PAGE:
I told all of you last year that licensure reform would be my top priority. Many now agree that our licensure system is broken, but there is still little consensus about which path to take in fixing it. There are many organizations advocating for different pathways to licensure reform, but there’s only one American Student Dental Association.
This past July, the Board of Trustees revisited the idea of our ideal licensure examination and passed an interim L-1 policy that has allowed the Executive Committee to be extremely nimble and clear in advocating for reform. And not just reform — but the right reform. I was honored and proud when the House of Delegates approved that policy at Annual Session last week.
If you haven’t had a chance to review the policy, do so now. This policy is empowering us — and things are changing. Because of the way candidacy for licensure is determined, reform can’t be accomplished by any kind of sweeping federal legislation. Licensure is a state’s rights issue, so change on the licensure front has to happen on a state-by-state basis. You can imagine that running 50 separate reform efforts is a daunting task, and it is. But change is happening, however incrementally.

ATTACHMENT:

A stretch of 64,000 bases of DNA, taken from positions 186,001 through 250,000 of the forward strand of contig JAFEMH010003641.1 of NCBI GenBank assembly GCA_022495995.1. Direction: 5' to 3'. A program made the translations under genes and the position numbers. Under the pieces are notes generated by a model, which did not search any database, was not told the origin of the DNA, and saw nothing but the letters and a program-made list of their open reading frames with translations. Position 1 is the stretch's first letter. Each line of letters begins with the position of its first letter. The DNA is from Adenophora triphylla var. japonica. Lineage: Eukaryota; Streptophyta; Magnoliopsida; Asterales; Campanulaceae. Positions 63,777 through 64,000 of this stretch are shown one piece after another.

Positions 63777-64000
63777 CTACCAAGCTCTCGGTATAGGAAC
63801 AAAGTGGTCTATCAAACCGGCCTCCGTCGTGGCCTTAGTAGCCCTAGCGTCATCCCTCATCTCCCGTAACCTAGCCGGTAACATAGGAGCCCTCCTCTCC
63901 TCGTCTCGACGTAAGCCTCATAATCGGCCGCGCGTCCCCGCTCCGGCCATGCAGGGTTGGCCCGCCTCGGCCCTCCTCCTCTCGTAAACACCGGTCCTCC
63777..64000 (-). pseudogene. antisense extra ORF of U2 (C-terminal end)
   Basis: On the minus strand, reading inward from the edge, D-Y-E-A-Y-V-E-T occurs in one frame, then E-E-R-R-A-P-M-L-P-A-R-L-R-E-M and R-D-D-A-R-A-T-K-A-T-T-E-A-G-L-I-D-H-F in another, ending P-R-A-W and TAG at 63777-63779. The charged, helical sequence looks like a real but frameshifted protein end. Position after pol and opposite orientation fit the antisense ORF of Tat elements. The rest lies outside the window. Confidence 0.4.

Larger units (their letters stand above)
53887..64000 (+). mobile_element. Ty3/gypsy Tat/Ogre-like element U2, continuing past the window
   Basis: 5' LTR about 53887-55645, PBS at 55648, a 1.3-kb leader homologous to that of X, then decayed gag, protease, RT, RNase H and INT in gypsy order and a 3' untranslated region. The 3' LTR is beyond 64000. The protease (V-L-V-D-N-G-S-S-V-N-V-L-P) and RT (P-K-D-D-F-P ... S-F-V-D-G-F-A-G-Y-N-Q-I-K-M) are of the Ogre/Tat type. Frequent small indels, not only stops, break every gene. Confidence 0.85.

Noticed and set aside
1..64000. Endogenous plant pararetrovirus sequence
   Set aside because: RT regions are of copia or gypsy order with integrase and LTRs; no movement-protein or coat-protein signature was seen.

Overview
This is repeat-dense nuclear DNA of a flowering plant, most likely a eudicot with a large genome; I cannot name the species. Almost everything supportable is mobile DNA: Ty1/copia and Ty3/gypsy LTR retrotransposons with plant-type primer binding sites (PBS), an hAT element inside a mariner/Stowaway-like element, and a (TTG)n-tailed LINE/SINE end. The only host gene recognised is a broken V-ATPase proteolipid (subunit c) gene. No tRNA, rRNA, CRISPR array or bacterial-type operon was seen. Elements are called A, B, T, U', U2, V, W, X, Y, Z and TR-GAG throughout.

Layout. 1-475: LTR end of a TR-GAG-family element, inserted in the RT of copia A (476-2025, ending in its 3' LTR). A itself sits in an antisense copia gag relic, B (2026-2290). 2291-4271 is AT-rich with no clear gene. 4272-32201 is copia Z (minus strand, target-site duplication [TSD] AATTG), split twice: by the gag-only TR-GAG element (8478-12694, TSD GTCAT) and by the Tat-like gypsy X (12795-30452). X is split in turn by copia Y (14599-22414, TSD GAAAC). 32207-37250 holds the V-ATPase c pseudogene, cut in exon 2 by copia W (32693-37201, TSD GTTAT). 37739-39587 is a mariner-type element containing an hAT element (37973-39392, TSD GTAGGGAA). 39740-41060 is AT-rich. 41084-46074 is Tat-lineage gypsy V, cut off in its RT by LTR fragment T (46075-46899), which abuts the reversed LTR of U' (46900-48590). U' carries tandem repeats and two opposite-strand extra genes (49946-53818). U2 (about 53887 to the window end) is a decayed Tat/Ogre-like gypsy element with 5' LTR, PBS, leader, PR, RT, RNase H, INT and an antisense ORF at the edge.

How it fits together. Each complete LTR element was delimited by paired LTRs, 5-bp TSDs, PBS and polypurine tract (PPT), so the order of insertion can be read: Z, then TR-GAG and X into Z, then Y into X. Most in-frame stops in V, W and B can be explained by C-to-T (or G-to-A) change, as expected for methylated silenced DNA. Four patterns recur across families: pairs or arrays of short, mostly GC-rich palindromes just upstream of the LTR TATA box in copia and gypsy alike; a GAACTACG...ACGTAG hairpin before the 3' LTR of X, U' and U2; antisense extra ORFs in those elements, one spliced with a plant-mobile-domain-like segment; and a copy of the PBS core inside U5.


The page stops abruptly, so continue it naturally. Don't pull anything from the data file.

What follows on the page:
ASDA’s power is in its voice, because we are the future of the profession. I’m looking forward to hearing that voice in the coming days.
I really credit the Board of Trustees for the decisions they’ve made to steer ASDA in the right direction. Our Board members are dental students with exams, practicals, and competencies like the rest of us, but they’ve turned themselves into experts on the issues that affect dental students in order to make decisions for the best interest of everyone. Thanks to all of them, including our inexhaustible Colorado ASDA president and District 9 Trustee, Kyle Larsen. And I especially want to thank my fellow Executive Committee members — Adrien Lewis, Niveditha Rajagopalan and Nancy Honeycutt — for their humor, talent, stamina and intelligence.
One of the greatest challenges about ASDA’s leadership structure is that we serve one-year terms, which means our leaders turn over almost completely every year. But this is also one of ASDA’s greatest strengths. It gives every set of ASDA leaders exactly one year to aggressively throw themselves into the fight for ASDA’s initiatives, and then turn that work over to a new group of fresh, creative minds.
I think this is so incredible because it gives our association the ability to reevaluate ASDA’s direction through new eyes every single year. It’s such a gift to know that Adrien, Niv, and I will pass our work on to a new Executive Committee that can analyze and critique what we’ve done, and potentially take this association in a direction the three of us could never have imagined. It’s not with a heavy heart that I’m ending this term – it’s with a happy one. I can’t wait to serve in a supporting role for the next leaders of this association.
I feel so humbled to have had the chance to serve you as president this year. I see bright, exciting futures ahead for all of our members, and I feel fortunate to have been a part of an association that’s making our collective future brighter by the day.
Christian Piers, Colorado ‘16
ASDA Immediate Past President